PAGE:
This summer is flying by. Before we know it, we’ll be trading in our long, hot days for school work, falling leaves and crisp, cool mornings. The changing of the seasons is a great time to add some new tunes to mix up your Group X playlist. A few months ago, I shared a few workout songs to try around the Memorial Day holiday. Now, here are ten workout songs that fit an end of summer theme to play in an upcoming group fitness class.

These end-of-summer workout songs includes songs about school and songs about the upcoming Fall season, because those are the two major things we get to look forward to in the near future.

School is Back in Session Songs

“Rock and Roll High School,” The Ramones — fast-paced, upbeat song that’s good for a sprint.

“ABC,” The Jackson 5 — a family fun song with a slower speed but tons of energy.

“Another Brick in the Wall,” Pink Floyd — a steady moderately-paced song that will give your playlist some edge.

“Don’t Stand So Close to Me,” The Police — a nice buildup for a climb or slower song.

“Teacher,” Nick Jonas — fun, upbeat pop song with a moderate beat that’s good for strength training.

Fall-ing in Love with These Workout Songs

“September,” Earth, Wind & Fire — I don’t know a single person that doesn’t love this song. A must for any fall-themed playlist.

“Falling for You,” Student Rick — A fast rock song with a bit of punk that will have you itching for an interval.

“DJ Got Us Fallin’ in Love,” Usher feat. Pitbull — a high-energy pop, Top 40’s song that will fit in a bunch of different playlists.

“Free Fallin’,” Tom Petty — A classic slow jam that will have everyone bobbing their heads during cool down.

“Fall For You,” Secondhand Serenade — A great, slow love song that’s a perfect cool down song.

For more workout songs, check out the workout routines and playlists page.

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What Can Fitness Instructors Say to Those Scared of Group X Classes?

Group of women talking about their first Group X class

As a Group X instructor, we typically want everyone else to love fitness as much as we do. One of our biggest responsibilities as instructors is to find understanding and patience as each person finds their way on their fitness journey. Not everyone is going to love fitness like we do. Great instructors get that and are able to adapt their mindset to best support each participant’s unique experience.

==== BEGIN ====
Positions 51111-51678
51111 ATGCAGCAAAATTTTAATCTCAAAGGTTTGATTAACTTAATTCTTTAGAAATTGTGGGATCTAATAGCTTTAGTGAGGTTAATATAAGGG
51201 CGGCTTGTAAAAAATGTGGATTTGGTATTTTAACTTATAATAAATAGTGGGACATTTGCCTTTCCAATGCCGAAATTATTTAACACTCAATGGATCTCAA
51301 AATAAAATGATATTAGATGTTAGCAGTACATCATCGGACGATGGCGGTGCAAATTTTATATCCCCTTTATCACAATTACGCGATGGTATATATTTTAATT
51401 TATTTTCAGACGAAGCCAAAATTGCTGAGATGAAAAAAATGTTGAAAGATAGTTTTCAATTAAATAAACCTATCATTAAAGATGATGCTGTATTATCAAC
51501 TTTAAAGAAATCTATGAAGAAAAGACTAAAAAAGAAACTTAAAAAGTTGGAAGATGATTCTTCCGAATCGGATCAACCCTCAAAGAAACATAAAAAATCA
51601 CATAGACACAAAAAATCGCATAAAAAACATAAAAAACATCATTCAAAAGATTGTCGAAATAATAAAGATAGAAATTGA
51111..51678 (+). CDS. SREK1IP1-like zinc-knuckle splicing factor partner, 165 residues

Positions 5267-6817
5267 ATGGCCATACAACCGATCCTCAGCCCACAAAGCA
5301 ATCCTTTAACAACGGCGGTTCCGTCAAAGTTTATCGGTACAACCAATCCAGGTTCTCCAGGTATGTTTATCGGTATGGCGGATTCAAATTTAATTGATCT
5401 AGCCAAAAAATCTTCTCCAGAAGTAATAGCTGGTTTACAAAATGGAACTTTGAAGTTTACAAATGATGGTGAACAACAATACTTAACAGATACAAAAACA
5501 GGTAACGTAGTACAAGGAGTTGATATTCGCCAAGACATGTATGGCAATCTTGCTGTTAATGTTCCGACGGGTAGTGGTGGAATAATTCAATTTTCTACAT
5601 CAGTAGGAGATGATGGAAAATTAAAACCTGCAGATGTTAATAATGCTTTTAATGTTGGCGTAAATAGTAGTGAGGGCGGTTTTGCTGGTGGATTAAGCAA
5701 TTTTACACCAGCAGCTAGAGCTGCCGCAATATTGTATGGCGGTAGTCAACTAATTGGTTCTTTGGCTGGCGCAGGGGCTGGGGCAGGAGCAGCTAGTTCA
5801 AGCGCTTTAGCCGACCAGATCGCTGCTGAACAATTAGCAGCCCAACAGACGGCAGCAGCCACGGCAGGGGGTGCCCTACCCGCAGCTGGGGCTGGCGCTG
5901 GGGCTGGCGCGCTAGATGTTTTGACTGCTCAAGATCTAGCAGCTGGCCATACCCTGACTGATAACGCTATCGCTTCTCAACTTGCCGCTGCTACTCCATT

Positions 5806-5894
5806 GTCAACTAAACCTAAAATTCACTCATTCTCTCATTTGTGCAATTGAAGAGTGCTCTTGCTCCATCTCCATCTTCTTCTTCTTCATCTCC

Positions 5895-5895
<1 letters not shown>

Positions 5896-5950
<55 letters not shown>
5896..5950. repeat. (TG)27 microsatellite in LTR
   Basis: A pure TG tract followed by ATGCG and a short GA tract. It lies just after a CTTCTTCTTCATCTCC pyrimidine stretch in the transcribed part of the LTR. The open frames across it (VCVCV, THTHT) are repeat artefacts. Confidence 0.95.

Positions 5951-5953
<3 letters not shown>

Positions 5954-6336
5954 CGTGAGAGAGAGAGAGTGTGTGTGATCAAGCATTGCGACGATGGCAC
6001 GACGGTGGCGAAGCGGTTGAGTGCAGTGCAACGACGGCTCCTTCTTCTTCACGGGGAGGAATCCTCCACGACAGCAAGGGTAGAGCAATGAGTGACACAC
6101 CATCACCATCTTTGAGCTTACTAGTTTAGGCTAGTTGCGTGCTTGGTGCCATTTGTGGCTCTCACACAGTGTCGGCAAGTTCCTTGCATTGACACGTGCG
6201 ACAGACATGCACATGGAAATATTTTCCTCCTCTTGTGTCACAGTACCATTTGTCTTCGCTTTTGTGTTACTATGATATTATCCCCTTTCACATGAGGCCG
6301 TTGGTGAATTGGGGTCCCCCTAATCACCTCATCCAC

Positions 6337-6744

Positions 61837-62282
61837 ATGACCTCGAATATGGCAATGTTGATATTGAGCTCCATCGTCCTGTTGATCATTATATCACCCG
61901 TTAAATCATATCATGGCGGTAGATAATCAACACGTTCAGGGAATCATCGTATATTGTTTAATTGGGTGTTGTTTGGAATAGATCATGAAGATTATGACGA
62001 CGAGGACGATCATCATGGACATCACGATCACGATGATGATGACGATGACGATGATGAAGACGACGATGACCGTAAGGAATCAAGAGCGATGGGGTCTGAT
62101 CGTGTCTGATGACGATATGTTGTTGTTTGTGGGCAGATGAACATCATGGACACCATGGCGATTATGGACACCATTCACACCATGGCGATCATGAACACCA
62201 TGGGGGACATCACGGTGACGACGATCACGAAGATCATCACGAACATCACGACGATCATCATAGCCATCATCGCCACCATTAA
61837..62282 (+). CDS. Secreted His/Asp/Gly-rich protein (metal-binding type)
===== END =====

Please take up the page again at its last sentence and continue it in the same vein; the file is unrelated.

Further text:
Last week, we talked about how many people think of the gym like a not-so-fun house. Gyms can be a scary place, especially for people that are new to the fitness industry. How can we as instructors acknowledge these fears while still encouraging new folks to come to your class?

Here are a few ideas to help new participants face their fears and take their first Group X class.

Group X is not the end of the journey — it’s part of the journey.

Sometimes when I tell someone that I teach Group X classes, they’ll respond that they are working to lose weight and once they do, then they can come to my class. They’re treating group exercise classes like a reward that they can only access once they’ve lost weight or gained muscle, etc. However, Group X classes are geared towards helping to make exercise fun and challenging, which might be the reason they’re having such a hard time working out in the first place.

Yes, I get that you won’t be the fittest person in the room, but nobody is going to judge you for being there. The participants in a group exercise class are almost always supportive and encouraging of one another. If not, they usually keep to themselves for some “me” time. Everyone comes to class because they like to be there and they like the workout that the instructor provides. Nobody spends any time making others feel bad.

If you are just starting your fitness journey, take advantage of the modifications that the instructor suggests. The instructor is not just blabbering on because he or she enjoys it. We want to provide a good workout for everyone in the room and if we provide you with options, that’s because we want you to take advantage of them.

Everybody’s too busy looking at themselves to notice you.

The “spotlight effect” is a psychological term that means that people tend to believe they are noticed more than they really are. For example, if you wore two mismatched shoes to work very few people would probably notice (unless you point it out, of course). But, in the meantime, you may be stressing yourself out, worrying that everyone is probably laughing at your shoes.

That same principle is the case in Group X classes. Most people are so busy looking at themselves in the mirror and trying to get their form right, that they don’t even notice what you’re doing. I consider this a good thing, because you can take breaks or use whatever resistance or weights you want and nobody will care.

Of course, the instructor will notice you and will likely come around to say hi, adjust your form and answer any questions. But, that feeling that everyone is going to be silently judging your every move in a Group X class is all just in your head.

We all know plenty of people that have never been to a Group X class, but would like to someday. As instructors, it’s great if we’re able to alleviate some of those fears, when possible. However, even these comments won’t convince everyone to walk into their local gym tomorrow. So, be kind and considerate as folks work through their process. Forcing them into a class they don’t want to take is not going to end well. Rather, let them come join your class on their terms. Maybe you’ll even get a lifelong member out of it.

For more tips, check out the group exercise ideas page.

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My Favorite Tweets from the @IDEAfit World Convention

@IDEAfit Group Exercise Class